Planning for your retirement: Pensions for the self-employed

Pensions & retirement 06 October 2021

Working for yourself can give you the freedom to live life on your own terms. As your own boss, you can enjoy complete ownership of your work. However, having no boss also means saying goodbye to employer contributions that can help you top up your pension.

Don’t worry! There are still many ways you can plan ahead for retirement if you work for yourself. In this guide, we’ll walk you through your options and offer helpful advice on how to save into your self-employed pension.

Pension schemes for self-employed people

You may not be a member of a workplace pension, but you do have options when it comes to building a pension pot. Personal pensions are a good way for self-employed people to save for retirement. They put the choice in your hands, letting you choose your pension provider and where to invest your funds.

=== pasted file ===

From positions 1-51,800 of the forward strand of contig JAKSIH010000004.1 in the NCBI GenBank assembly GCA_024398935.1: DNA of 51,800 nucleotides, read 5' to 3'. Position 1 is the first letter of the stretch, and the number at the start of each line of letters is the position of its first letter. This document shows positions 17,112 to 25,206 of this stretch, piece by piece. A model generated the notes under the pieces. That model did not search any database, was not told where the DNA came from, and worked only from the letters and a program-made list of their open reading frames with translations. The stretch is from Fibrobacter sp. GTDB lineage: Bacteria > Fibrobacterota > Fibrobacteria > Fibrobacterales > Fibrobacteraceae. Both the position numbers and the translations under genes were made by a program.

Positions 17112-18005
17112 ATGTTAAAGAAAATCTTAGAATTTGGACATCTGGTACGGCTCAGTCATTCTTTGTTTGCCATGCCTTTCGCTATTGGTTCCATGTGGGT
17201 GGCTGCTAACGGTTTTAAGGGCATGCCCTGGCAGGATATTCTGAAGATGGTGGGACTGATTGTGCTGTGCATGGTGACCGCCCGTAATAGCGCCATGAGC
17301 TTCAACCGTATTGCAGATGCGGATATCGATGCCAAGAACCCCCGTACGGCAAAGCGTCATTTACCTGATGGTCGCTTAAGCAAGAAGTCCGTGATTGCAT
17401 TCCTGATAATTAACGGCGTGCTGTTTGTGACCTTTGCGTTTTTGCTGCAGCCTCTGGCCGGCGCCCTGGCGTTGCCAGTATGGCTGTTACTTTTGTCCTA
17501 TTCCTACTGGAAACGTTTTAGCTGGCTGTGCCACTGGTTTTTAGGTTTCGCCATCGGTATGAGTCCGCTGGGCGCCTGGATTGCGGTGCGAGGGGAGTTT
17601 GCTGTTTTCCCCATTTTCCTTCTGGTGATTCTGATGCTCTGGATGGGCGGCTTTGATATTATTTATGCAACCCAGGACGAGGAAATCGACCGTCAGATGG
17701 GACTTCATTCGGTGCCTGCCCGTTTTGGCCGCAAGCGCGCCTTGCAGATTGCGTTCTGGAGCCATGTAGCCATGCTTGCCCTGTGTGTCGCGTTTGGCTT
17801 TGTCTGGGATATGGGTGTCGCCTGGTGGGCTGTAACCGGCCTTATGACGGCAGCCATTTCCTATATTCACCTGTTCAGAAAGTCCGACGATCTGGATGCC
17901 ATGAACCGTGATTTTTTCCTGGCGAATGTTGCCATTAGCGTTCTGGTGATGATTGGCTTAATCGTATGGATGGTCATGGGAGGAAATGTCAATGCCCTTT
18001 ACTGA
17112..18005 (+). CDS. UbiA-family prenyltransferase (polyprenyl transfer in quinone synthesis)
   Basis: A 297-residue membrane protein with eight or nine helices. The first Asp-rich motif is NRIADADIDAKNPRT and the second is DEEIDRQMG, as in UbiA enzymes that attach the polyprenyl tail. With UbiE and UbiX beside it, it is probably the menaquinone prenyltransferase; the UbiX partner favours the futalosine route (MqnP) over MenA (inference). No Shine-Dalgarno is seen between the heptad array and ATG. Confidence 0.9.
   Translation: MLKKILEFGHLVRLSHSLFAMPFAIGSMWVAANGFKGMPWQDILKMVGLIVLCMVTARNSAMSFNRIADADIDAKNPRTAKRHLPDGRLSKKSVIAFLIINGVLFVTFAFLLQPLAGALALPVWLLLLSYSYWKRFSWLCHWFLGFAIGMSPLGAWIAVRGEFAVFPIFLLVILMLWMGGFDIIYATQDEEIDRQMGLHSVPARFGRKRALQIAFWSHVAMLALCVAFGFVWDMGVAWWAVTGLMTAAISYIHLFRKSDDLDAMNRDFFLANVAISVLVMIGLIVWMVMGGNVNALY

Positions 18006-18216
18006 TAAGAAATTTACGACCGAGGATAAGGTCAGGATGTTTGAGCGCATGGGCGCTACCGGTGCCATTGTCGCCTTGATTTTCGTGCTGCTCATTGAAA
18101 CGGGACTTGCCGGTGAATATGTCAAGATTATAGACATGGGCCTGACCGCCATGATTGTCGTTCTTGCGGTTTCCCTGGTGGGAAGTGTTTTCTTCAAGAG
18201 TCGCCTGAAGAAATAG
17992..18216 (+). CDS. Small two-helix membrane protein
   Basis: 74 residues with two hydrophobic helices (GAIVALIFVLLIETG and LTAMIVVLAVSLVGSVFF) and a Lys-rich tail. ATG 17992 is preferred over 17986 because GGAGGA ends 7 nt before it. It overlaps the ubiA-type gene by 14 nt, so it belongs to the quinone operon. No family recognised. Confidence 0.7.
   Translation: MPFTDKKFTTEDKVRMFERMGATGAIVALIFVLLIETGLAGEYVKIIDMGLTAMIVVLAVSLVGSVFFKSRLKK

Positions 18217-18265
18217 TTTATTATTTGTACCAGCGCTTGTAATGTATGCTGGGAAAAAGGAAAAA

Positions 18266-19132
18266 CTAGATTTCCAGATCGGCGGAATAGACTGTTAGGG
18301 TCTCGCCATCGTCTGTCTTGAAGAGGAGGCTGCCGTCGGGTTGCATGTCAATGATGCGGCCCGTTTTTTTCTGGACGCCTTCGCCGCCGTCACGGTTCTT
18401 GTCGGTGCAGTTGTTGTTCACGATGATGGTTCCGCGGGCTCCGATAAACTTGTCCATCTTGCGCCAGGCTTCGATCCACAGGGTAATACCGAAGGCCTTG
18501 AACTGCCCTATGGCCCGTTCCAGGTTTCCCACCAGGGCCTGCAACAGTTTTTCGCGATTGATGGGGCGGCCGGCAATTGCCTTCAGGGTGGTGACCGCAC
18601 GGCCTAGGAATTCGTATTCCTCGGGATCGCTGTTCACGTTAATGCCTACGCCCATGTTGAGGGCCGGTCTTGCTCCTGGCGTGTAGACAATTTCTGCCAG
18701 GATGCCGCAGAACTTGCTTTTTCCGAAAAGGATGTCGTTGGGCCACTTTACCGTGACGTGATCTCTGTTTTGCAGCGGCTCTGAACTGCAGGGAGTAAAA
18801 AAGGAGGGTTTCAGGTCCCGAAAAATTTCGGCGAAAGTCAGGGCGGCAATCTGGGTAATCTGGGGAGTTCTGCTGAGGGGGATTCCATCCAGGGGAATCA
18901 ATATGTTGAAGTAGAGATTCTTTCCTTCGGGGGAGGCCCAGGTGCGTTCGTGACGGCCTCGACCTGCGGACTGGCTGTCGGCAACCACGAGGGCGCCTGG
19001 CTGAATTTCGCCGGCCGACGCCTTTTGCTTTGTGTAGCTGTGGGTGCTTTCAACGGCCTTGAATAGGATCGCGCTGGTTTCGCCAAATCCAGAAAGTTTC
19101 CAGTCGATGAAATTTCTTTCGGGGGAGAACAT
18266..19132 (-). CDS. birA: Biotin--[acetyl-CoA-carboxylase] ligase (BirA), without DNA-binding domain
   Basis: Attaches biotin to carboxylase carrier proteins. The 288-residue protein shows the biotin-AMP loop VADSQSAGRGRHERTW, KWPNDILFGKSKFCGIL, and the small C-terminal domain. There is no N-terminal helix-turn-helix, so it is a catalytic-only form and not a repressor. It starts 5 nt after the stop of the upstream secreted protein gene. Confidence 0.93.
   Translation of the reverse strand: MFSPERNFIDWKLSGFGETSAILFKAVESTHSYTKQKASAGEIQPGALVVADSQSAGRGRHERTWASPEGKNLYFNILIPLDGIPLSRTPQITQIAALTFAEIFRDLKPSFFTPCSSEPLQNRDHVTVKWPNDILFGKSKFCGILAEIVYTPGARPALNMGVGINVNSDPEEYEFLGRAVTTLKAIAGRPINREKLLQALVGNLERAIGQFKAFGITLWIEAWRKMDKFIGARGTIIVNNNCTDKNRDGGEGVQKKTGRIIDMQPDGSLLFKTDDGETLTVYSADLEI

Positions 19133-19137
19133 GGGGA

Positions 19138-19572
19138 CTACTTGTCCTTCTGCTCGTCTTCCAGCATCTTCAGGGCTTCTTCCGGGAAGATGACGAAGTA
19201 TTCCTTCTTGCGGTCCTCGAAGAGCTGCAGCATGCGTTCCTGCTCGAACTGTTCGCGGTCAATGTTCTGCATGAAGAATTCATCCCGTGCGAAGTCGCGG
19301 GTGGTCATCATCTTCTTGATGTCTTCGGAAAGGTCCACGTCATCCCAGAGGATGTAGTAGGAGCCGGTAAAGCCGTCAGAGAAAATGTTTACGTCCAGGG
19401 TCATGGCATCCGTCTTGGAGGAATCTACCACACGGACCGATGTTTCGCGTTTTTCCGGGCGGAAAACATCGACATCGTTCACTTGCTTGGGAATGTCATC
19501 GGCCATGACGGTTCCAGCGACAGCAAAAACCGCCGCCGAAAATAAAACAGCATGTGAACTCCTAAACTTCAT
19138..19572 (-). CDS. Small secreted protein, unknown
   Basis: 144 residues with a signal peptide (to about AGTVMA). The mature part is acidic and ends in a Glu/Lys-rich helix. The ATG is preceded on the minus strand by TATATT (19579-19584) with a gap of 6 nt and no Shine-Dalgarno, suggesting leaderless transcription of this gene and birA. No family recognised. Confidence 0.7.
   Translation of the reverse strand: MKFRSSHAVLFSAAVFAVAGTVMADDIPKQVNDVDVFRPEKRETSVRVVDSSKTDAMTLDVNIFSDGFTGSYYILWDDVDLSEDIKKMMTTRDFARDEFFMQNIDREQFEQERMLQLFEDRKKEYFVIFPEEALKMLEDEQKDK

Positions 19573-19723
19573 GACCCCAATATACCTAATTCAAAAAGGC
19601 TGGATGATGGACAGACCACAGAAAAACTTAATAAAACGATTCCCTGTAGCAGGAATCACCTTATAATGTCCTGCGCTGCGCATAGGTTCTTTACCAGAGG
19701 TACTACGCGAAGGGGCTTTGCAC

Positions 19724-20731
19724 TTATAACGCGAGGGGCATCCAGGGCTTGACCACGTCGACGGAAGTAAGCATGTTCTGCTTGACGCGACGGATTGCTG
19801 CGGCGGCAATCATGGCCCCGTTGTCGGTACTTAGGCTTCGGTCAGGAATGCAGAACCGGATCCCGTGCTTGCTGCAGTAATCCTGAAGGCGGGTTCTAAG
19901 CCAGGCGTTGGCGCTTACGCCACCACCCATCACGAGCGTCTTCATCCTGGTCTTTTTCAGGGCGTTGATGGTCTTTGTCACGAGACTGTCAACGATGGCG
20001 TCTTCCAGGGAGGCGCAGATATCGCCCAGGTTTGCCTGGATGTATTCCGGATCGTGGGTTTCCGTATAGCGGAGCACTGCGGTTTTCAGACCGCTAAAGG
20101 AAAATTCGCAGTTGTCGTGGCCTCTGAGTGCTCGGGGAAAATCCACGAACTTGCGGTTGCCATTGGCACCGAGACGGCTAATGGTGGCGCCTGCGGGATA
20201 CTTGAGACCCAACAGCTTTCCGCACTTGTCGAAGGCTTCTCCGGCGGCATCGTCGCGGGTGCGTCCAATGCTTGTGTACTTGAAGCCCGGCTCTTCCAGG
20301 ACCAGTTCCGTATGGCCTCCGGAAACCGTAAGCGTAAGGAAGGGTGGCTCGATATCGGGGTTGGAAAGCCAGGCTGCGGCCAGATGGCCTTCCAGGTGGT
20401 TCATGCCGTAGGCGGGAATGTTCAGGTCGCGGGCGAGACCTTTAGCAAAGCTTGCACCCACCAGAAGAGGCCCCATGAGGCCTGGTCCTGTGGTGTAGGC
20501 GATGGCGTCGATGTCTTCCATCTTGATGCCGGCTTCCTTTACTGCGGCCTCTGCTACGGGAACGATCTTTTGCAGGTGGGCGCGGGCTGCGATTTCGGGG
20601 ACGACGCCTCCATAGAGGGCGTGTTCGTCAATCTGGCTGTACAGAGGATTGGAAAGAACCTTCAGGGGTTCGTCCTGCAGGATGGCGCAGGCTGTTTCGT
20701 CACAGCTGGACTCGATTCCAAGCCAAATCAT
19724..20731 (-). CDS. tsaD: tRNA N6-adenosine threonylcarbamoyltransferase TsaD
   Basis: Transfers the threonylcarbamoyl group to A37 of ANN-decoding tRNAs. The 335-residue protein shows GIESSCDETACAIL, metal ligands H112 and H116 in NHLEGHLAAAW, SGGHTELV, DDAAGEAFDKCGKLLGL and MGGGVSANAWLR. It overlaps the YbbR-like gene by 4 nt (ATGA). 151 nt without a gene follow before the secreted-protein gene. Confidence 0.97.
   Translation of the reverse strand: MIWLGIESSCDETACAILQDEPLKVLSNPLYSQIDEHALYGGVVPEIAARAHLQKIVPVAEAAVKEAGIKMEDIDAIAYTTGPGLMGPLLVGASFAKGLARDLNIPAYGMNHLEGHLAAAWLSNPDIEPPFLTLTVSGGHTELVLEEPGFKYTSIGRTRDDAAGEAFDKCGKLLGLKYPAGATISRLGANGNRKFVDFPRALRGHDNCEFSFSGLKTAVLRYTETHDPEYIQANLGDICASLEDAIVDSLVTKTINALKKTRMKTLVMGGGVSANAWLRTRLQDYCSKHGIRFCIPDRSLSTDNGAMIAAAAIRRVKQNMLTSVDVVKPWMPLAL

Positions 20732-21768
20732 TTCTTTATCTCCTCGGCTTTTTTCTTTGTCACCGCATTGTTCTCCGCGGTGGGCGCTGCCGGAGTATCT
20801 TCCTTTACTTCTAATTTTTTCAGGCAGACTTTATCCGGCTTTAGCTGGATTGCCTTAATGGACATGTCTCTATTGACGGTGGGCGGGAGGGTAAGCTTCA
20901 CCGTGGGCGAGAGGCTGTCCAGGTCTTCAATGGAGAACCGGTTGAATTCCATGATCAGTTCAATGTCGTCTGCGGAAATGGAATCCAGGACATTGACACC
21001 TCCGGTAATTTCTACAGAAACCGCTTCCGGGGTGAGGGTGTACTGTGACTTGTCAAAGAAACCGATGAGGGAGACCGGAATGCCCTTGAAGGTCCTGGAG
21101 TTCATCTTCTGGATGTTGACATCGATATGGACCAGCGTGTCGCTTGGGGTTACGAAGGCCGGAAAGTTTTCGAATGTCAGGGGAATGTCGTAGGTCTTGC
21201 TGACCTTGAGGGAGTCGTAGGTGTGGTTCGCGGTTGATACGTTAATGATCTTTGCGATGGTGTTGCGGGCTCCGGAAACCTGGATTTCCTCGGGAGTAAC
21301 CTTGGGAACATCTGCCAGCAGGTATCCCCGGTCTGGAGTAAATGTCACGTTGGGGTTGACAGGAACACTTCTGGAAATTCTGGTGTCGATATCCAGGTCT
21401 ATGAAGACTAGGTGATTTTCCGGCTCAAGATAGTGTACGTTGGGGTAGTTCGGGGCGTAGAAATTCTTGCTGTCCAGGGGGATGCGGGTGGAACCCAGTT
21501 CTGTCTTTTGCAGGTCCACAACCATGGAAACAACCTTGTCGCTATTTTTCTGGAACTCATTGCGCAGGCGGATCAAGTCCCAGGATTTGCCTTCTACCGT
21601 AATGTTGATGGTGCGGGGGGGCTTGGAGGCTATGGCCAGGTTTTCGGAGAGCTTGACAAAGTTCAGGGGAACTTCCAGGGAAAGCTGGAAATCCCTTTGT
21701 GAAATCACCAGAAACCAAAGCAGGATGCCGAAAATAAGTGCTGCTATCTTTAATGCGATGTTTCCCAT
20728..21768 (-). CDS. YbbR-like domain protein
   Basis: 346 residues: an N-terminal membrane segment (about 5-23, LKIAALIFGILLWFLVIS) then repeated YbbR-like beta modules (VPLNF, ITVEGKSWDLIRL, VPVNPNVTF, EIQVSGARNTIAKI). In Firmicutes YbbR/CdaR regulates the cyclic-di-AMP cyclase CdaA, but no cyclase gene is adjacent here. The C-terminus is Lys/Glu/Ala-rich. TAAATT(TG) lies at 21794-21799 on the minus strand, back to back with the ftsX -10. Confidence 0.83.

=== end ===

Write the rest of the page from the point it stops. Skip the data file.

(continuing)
You may have heard them called ‘money purchase’ or ‘personal pension’ schemes. Whatever you call them, they're all defined contribution (DC) schemes because you define how much you put into your retirement pot.
Personal pensions fall into three types:

  • Self-invested personal pensions (SIPPs): Often called DIY pensions, these are pensions that you manage yourself and come with a wide range of funds to choose from.
  • Standard personal pensions: There’s a type of personal pension called a ‘personal pension’. They’re basic pensions that cater to different investors, with a range of investments to suit their risk.